As we observed in our previous article in this series, for many readers of Genesis 6–9 the account of Noah’s Ark contains deep mystery. Which animals boarded the Ark with Noah? Did any of them fail to make it? Could millions of animals really have squished themselves in Noah’s ship for a yearlong voyage in the rough and open seas?
Though Genesis 6–7 do not enumerate the creatures on the Ark with Noah, these chapters give us clues to their silhouettes.
The images that emerge are striking.
The most important Scriptural clue stems from the Hebrew word min, which English Bibles typically translate as kind. Though the word min occurs only 31 times in the Old Testament, these uses are enough to reveal a clear meaning. Just like the English language, the contexts in which min is found illuminate its interpretation.
The use of min in Genesis 6–7 is the most relevant for our purposes. In verses 19–20 of chapter 6, when God commands Noah to bring animals on board, God says,
And of every living thing of all flesh you shall bring two of every sort into the ark, to keep them alive with you; they shall be male and female. Of the birds after their kind, of animals after their kind, and of every creeping thing of the earth after its kind, two of every kind will come to you to keep them alive.
Why would God stipulate that both male and female of the kinds be brought on board the Ark? In the long term, an important function would need to be fulfilled—“to keep seed alive upon the face of all the earth” (Genesis 7:3, KJV). The Hebrew word translated seed1 is elsewhere used to obviously denote offspring (e.g., see the promises of God made in Genesis 3:15 and 13:16). Hence, Noah brought males and females on board the Ark for the purpose of reproducing after the Flood in order to preserve the lineage of each kind.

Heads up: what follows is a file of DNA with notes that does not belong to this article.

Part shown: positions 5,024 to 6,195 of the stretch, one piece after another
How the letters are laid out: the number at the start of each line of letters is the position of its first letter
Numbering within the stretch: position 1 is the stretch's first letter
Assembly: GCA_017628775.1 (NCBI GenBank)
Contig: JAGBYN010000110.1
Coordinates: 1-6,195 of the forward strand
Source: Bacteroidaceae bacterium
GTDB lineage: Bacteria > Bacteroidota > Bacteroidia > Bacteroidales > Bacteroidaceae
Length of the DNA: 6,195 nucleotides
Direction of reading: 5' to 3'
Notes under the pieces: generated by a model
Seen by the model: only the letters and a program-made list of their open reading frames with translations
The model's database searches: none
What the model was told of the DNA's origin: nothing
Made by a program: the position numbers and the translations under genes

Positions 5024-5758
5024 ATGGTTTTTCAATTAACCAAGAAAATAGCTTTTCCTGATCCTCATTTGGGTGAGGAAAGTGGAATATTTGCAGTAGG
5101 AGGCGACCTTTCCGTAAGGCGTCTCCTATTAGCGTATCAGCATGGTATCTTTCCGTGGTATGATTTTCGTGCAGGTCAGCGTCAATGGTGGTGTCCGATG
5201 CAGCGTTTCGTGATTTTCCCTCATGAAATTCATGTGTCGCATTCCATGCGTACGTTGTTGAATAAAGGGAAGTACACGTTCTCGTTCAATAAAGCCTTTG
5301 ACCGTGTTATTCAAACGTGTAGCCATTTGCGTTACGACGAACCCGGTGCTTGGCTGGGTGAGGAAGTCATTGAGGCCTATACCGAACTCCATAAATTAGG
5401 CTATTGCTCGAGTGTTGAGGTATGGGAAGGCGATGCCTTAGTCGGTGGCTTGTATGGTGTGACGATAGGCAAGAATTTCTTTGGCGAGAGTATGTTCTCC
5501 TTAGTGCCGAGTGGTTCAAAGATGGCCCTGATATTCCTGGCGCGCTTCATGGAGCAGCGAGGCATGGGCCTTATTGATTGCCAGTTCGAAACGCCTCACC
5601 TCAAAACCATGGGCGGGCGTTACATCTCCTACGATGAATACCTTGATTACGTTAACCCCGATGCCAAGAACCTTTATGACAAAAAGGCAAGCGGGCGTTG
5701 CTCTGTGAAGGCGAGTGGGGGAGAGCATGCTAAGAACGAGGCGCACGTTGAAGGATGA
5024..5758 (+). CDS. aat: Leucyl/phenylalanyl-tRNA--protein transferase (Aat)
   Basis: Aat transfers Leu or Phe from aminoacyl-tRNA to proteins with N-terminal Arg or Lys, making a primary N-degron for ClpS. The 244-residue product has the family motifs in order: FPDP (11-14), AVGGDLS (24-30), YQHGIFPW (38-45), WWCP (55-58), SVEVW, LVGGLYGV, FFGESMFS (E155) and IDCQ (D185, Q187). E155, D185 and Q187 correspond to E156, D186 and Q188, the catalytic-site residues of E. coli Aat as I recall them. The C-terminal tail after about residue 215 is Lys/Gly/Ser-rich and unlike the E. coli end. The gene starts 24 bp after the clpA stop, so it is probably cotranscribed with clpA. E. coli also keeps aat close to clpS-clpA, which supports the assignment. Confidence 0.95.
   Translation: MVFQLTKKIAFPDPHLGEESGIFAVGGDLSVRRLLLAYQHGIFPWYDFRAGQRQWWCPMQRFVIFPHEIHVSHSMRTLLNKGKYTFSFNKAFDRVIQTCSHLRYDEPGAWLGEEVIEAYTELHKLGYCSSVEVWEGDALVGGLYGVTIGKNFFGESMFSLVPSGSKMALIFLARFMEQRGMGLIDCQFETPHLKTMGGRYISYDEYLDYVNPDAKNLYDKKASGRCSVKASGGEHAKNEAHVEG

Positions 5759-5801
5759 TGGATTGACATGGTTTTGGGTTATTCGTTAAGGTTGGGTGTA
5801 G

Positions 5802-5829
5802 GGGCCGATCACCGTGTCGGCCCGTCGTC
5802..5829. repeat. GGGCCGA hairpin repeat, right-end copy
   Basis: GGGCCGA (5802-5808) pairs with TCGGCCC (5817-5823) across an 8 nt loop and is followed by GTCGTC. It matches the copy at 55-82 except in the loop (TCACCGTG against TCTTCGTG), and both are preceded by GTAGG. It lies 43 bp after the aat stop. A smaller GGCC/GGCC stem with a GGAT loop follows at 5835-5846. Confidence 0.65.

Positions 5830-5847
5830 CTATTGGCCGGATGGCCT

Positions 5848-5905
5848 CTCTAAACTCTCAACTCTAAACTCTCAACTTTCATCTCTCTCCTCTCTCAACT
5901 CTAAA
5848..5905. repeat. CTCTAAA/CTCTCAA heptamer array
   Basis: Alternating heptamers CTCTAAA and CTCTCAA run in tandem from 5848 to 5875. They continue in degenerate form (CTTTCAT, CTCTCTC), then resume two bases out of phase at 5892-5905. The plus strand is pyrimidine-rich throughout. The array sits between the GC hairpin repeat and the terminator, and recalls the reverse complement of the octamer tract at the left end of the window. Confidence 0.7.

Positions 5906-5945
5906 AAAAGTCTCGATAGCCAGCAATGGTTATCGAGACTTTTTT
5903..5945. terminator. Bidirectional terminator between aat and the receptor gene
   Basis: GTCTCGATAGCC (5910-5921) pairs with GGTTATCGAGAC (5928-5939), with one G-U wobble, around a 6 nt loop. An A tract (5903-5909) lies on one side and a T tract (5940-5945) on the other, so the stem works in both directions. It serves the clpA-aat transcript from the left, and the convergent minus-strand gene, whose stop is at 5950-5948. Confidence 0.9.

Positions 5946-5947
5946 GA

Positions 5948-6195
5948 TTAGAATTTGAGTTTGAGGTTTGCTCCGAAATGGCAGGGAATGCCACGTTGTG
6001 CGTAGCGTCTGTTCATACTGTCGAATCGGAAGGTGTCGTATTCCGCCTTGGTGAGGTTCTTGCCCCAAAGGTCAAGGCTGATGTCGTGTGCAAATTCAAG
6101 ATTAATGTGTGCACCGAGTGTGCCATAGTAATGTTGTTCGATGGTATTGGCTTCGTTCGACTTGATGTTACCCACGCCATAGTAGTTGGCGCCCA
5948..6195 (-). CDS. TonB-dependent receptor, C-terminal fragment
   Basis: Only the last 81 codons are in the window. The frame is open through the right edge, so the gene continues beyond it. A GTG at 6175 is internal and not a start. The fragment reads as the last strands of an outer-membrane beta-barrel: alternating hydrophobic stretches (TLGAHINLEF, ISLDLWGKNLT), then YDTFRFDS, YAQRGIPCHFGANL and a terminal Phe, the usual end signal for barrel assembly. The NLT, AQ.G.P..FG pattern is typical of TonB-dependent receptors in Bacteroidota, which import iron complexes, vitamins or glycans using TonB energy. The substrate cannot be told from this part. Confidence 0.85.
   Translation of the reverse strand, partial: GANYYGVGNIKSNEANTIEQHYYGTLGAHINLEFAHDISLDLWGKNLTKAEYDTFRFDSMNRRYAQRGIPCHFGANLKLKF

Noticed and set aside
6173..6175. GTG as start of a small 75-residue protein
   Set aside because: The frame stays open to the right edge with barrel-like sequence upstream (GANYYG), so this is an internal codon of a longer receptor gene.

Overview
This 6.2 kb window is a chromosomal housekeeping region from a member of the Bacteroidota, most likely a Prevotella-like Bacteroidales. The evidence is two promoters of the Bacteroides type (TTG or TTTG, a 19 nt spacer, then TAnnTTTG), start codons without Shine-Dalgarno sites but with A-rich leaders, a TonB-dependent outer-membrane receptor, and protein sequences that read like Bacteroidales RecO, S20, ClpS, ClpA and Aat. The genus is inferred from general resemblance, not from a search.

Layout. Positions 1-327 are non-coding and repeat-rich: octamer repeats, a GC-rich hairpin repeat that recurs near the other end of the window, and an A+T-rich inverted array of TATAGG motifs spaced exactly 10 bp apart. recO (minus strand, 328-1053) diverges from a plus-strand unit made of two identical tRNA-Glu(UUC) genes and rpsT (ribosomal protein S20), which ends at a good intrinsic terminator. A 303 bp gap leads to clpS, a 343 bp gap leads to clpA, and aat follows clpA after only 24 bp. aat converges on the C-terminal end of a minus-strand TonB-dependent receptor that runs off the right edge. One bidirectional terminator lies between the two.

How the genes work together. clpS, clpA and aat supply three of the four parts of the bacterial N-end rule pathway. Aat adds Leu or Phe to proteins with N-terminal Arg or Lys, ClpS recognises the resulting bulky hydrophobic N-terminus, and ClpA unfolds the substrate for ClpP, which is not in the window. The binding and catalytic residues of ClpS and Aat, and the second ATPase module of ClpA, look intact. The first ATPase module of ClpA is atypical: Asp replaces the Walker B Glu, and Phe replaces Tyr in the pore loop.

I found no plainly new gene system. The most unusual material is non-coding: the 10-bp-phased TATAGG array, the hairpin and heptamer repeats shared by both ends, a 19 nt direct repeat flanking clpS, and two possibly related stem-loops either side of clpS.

Noah brought males and females on board the Ark for the purpose of reproducing after the Flood in order to preserve the lineage of each kind.
This conclusion has profound ramifications for identifying what the kinds may have looked like. Back then, individuals within kinds would have been reproductively compatible with each other. Today, if two individuals can produce offspring, this would suggest that they’re part of the same kind. Furthermore, even if two individuals are classified as separate species,2 the production of offspring by the hybridization of these two species would argue that they belong to the same kind.
This hybridization test for identifying kind membership has its limits. Failure to produce offspring does not constitute sufficient evidence to put two individuals in separate kinds. Since many biological reasons exist for the inability to hybridize, these reasons would all have to be eliminated before inability to hybridize could be used as a criterion for distinguishing kind membership. Thus, hybridization is useful primarily as an inclusive criterion, rather than an exclusive criterion, for determining kinds.